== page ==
FAIR USE means that for educational purposes (i.e. schoolwork) you can use quotes, clips, images and other media . . . just make sure you provide a citation! Learn how to responsibly flex your fair use muscle!
Here's a great Copyright FAQ from Ancilla College.
The videos below are an easy way to understand fair use . . .
Even when Fair Use principles say you can use parts of someone else's copyrighted work (their words, images, etc.) in yours, you still need to acknowledge that source by citing it -- in other words indicate who said or made it, and where you got it from.
Plagiarism is a different but related concept. Plagiarism is presenting someone else's work (their words, images, etc.) as if you were the author. So when you write a paper and present ideas from articles or books you have read, you must indicate where you found that information. Learn more on our Cite Your Sources page, or talk to a librarian anytime!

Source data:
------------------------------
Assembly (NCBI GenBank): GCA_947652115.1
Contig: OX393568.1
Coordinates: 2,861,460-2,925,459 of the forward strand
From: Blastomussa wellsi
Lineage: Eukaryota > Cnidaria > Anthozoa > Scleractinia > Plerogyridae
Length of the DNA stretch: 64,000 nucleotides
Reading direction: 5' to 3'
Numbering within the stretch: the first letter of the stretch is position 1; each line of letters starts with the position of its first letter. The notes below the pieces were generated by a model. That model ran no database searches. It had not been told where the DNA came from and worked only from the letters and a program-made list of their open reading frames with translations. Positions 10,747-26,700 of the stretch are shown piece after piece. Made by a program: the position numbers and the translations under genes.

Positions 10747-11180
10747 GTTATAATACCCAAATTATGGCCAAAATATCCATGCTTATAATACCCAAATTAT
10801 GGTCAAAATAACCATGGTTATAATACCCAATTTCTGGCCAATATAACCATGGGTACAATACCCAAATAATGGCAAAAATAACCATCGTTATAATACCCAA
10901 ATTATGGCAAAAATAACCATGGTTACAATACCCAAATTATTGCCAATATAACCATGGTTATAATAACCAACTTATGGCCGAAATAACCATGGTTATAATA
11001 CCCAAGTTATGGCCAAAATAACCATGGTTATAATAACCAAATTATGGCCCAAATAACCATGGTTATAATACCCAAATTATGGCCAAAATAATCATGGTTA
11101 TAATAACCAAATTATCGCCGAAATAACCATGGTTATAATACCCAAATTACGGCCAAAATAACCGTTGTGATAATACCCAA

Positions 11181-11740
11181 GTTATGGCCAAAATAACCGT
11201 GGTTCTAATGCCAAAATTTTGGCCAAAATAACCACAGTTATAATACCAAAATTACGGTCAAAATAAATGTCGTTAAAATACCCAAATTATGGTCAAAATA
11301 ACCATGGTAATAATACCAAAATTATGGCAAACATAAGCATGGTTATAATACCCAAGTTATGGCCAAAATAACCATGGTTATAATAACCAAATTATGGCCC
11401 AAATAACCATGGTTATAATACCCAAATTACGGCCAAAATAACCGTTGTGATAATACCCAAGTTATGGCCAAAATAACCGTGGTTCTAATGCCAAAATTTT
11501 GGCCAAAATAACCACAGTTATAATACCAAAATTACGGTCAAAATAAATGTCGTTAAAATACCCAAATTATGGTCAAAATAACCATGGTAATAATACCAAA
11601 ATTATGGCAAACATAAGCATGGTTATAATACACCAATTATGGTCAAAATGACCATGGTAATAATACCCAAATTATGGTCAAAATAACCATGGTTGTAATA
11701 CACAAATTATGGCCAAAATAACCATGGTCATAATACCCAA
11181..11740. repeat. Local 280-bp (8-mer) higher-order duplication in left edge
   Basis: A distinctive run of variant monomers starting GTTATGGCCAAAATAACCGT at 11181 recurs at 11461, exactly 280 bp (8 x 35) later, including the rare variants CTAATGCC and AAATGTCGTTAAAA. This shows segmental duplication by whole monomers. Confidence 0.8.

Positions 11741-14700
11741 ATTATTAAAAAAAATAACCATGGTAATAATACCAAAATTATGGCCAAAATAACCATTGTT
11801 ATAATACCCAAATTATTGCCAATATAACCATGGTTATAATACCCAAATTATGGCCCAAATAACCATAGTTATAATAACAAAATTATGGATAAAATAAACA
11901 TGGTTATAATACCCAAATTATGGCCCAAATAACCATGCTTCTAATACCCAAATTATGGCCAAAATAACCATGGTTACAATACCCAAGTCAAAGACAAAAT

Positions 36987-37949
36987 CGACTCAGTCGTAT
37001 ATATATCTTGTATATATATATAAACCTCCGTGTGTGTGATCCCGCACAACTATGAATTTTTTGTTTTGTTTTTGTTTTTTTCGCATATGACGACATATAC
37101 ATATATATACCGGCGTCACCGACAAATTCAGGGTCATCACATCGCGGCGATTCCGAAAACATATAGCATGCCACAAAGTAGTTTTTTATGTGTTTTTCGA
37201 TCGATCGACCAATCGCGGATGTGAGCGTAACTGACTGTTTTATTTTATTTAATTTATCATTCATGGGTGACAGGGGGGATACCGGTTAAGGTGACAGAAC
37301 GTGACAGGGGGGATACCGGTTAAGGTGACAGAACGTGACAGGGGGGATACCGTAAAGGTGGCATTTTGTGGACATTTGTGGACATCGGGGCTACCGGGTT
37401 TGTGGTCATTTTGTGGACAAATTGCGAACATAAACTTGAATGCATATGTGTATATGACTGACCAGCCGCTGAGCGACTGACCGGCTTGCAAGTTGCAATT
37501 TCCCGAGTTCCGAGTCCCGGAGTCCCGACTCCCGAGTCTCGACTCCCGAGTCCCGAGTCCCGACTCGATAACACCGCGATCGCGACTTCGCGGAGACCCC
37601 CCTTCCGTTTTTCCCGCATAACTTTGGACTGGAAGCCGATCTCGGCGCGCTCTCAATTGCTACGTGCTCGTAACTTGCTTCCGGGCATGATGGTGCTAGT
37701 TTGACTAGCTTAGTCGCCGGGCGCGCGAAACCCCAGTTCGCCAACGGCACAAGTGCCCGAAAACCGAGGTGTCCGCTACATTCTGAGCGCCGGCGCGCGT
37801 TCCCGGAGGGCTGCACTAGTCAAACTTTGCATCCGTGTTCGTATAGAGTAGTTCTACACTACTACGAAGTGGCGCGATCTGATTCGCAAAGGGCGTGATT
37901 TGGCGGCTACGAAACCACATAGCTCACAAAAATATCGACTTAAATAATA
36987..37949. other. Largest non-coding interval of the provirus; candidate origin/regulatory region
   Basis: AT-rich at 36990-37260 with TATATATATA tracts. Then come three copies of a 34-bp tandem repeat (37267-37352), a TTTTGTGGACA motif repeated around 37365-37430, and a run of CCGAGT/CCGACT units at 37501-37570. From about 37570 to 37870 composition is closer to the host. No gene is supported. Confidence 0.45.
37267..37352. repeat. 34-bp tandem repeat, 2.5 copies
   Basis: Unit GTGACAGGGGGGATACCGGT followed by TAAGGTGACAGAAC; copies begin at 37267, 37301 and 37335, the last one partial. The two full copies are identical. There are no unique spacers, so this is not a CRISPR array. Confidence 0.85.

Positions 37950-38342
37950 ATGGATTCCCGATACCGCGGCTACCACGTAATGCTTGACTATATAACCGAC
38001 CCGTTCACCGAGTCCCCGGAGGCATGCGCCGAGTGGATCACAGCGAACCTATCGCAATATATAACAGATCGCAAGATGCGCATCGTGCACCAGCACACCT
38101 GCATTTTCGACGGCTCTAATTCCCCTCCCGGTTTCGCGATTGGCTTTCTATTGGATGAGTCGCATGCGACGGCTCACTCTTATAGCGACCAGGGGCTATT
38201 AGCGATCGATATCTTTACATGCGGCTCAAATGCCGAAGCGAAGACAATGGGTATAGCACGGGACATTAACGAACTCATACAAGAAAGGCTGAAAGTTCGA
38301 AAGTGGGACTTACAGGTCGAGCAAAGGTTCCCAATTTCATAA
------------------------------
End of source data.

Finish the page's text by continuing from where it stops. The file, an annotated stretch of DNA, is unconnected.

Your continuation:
"A baby bobs up and down in a kitchen, as a Prince song plays in the background. His mother laughs in the background and his older sister zooms in and out of the frame. This innocuous 29-second home video clip was posted to YouTube in 2007 and sparked a long legal proceeding on copyright and fair use law." Read more from NPR.